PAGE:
My father was diagnosed with Parkinson’s disease in 2000, and started his foundation a couple of years later. Ever since I turned pro I try to do something each year for my dad’s foundation, whether it is just donating my own money or doing some sort of fundraising thing.
This year we held an auction in partnership with Silka, the pump manufacturer. They do these artist series pumps and had some pretty cool people design some for them in the past. They approached me and asked me if I wanted to paint a couple of their pumps. They thought it would be a good idea to auction them off for my dad’s foundation.
I thought, why not? It seemed like a fun project. And it was a lot of fun.
Part of the reason for that is because I’ve got a big interest in art. After I was injured [he had a huge crash in the 2014 US national road race championships – ed.], I got into it in my recovery period. It was something I became very passionate about.
It wasn’t with the idea of trying to sell it, it was more of a therapeutic thing. I figured if I was going to try to sell anything or auction anything off that it should benefit my dad’s foundation. So this fitted well.
Silka wanted me to work on some pumps, after which they would be auctioned off. I used an acrylic paint and then I used a couple of acrylic markers to complete the design.
Things had to be relatively portable as I was working on them at races, doing the painting in hotel rooms while I was trying to race the US Pro Challenge and train for the team time trial and race in the Tour of Britain.
I actually finished them in the week of the world championships, and we had a little showing there in Richmond.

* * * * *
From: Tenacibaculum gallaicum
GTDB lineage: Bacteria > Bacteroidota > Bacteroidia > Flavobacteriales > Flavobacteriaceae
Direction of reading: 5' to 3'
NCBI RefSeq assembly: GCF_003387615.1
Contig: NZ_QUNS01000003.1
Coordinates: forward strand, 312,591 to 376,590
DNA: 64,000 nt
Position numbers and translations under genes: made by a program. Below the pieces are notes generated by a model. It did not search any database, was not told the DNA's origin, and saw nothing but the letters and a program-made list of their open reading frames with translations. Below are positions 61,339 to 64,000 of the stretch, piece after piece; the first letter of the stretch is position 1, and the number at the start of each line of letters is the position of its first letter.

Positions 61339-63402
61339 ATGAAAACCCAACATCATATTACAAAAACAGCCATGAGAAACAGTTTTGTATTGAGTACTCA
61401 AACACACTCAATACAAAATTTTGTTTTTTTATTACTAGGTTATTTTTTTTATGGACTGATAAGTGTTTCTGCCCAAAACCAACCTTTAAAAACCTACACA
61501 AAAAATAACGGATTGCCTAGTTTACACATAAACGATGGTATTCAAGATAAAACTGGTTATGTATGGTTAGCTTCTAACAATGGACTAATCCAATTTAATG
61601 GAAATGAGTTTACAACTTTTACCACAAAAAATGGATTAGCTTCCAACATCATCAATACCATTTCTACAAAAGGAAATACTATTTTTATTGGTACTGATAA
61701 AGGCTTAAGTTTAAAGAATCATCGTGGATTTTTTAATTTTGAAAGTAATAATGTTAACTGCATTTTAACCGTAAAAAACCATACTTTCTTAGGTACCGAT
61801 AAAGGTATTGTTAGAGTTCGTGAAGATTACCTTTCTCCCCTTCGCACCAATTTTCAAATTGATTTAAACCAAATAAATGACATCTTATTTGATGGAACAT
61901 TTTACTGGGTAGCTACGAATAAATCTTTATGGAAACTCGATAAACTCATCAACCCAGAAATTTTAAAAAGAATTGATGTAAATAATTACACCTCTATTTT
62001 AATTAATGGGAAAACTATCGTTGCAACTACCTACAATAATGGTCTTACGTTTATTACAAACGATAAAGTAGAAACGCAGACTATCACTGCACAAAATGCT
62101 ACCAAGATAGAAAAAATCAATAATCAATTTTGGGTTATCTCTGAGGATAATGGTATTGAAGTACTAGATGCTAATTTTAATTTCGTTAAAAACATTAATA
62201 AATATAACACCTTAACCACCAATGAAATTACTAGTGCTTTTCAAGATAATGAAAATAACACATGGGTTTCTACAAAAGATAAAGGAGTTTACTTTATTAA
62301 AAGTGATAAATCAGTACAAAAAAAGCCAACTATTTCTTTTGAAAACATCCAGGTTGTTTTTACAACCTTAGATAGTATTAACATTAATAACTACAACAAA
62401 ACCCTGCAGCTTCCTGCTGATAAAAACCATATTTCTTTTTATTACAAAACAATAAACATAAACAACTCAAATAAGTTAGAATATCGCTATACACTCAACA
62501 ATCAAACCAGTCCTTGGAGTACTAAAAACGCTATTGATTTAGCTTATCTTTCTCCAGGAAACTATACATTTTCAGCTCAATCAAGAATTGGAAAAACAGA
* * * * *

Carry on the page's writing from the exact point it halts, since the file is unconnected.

It was just kind of fun. It was a different side to the art that I have done. I have never done any art with a deadline or anything really in mind. That meant it was a little bit daunting at first. But once you get into it and spend that much time with those things, I ended up developing a pretty solid bond with them.
It was just an artist thing, but I had to let them go. I was going to auction anything off, I was really happy the funds went 100% to my dad’s foundation.
It’s obviously a foundation near and dear to my heart, my dad being my dad. So it was cool to be able to do that.
Also see: Davis Phinney foundation
Brian Hodes and Invisible Dreams:
Brian Hodes is one of the best photographers in cycling and in the course of his work regularly travels to races in the US and around the globe. During the season he works on major events such as the Tour de France. In the offseason his emphasis shifts and he tries to help the homeless through his website Invisible Dreams.
I’ve always been intrigued by people, and also been intrigued by the less fortunate and giving back. I don’t know when that started, but it got more emphasised during my recovery from drugs and alcohol. I became clean in June 1993; next year it will be 23 years.
I chose to talk about it rather than shy away from it. Talking about it lets people know there is a place to go. I have had people in our industry come up to me and ask for help, as they know what I went through. There are people who are abusing alcohol, abusing drugs in this industry. Not necessarily riders, it could be those behind the scenes too. But there are places to go to get help, and it’s important they know that.
After my recovery, I initially got very involved with HIV/AIDS charities. I’m not affected by the disease personally; in fact, at the time I didn’t know anybody affected by it, although I do now. But doing something was important.
I find that as I travel the world sitting on the back of motorbike taking pictures, I notice things…I notice people who are less fortunate than myself and others.
I am grateful for what I have, even if it is not a lot. But I’d see these homeless people, especially here in southern California, where there is a massive population. Nobody stops to talk to them.
So I sit and talk to them. I carry water and some food in the back of the car, and for the past God knows how many Thanksgivings I have gone down to Skid Row here in Los Angeles.
Last year I took it one step further. I was talking to them, recording it with my phone and taking photos of them with my camera. I’ll sit and talk to them for an hour or two, and the stories are incredible. I record those stories and put them on a website I set up, Invisible Dreams.